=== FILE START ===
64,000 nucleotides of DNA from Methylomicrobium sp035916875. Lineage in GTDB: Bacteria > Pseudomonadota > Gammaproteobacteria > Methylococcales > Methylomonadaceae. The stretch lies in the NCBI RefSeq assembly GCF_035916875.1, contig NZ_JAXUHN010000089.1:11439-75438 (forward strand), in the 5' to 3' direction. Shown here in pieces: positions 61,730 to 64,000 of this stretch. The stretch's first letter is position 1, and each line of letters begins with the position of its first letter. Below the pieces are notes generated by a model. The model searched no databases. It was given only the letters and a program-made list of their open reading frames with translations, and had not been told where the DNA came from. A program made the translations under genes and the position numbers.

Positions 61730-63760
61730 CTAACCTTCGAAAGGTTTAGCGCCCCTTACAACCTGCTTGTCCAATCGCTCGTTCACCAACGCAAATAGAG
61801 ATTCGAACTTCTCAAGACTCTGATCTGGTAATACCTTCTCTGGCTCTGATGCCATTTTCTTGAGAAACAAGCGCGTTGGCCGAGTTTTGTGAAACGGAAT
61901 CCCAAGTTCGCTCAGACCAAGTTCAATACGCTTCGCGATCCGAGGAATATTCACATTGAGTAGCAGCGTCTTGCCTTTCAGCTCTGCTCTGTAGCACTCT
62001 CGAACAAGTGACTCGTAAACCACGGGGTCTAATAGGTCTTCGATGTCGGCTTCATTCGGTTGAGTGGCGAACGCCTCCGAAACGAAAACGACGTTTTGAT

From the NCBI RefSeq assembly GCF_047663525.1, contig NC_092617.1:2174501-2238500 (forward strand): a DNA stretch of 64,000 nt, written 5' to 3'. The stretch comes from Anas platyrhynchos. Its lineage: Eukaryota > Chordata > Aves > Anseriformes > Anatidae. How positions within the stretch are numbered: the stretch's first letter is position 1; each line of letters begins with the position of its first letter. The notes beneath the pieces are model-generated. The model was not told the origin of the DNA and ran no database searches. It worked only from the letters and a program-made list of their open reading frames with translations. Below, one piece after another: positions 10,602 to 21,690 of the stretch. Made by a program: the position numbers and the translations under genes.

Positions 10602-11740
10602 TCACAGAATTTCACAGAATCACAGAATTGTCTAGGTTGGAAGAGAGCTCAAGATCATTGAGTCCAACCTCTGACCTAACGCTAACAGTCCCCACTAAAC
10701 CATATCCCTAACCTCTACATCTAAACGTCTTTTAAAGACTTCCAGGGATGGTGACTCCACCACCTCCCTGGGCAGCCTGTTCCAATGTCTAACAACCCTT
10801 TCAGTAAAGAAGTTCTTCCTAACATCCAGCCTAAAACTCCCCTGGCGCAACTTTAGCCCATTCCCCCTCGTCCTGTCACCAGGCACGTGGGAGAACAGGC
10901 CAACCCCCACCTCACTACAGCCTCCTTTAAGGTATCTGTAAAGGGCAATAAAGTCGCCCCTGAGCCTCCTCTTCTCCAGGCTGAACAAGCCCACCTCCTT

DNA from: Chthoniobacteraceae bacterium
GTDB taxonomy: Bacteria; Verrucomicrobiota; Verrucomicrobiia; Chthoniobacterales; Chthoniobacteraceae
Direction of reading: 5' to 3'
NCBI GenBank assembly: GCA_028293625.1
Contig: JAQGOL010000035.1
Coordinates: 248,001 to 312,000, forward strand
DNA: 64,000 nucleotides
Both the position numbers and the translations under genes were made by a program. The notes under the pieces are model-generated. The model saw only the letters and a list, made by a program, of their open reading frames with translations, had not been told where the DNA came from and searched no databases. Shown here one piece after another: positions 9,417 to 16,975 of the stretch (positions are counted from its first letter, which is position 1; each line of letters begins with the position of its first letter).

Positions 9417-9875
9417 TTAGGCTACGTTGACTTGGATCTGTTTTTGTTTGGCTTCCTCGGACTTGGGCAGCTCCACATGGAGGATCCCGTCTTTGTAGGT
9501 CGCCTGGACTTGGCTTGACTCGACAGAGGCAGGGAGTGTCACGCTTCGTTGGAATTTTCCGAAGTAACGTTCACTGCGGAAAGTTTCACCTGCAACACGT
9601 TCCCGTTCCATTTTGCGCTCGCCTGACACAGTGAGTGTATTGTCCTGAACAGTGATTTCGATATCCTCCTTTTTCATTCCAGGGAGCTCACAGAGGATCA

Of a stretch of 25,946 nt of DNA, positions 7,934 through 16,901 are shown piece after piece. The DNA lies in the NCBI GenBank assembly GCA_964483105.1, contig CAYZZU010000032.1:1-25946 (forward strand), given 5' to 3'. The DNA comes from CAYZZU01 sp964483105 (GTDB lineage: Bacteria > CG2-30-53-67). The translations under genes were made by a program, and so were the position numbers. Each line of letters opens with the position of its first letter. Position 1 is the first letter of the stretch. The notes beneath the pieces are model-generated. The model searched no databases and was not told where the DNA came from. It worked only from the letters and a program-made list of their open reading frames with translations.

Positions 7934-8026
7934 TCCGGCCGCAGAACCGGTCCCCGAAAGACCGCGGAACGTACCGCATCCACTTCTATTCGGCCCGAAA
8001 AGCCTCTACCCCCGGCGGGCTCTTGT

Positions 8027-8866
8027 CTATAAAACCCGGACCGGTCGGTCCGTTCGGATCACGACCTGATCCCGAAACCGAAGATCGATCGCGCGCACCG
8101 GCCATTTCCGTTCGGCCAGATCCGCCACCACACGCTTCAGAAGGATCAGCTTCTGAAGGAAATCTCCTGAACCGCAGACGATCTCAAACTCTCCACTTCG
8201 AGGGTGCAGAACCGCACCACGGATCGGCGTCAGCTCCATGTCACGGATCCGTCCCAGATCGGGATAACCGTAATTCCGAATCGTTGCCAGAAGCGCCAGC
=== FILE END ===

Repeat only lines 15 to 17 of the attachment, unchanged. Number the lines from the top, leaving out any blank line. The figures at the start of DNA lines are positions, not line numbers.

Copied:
Direction of reading: 5' to 3'
NCBI GenBank assembly: GCA_028293625.1
Contig: JAQGOL010000035.1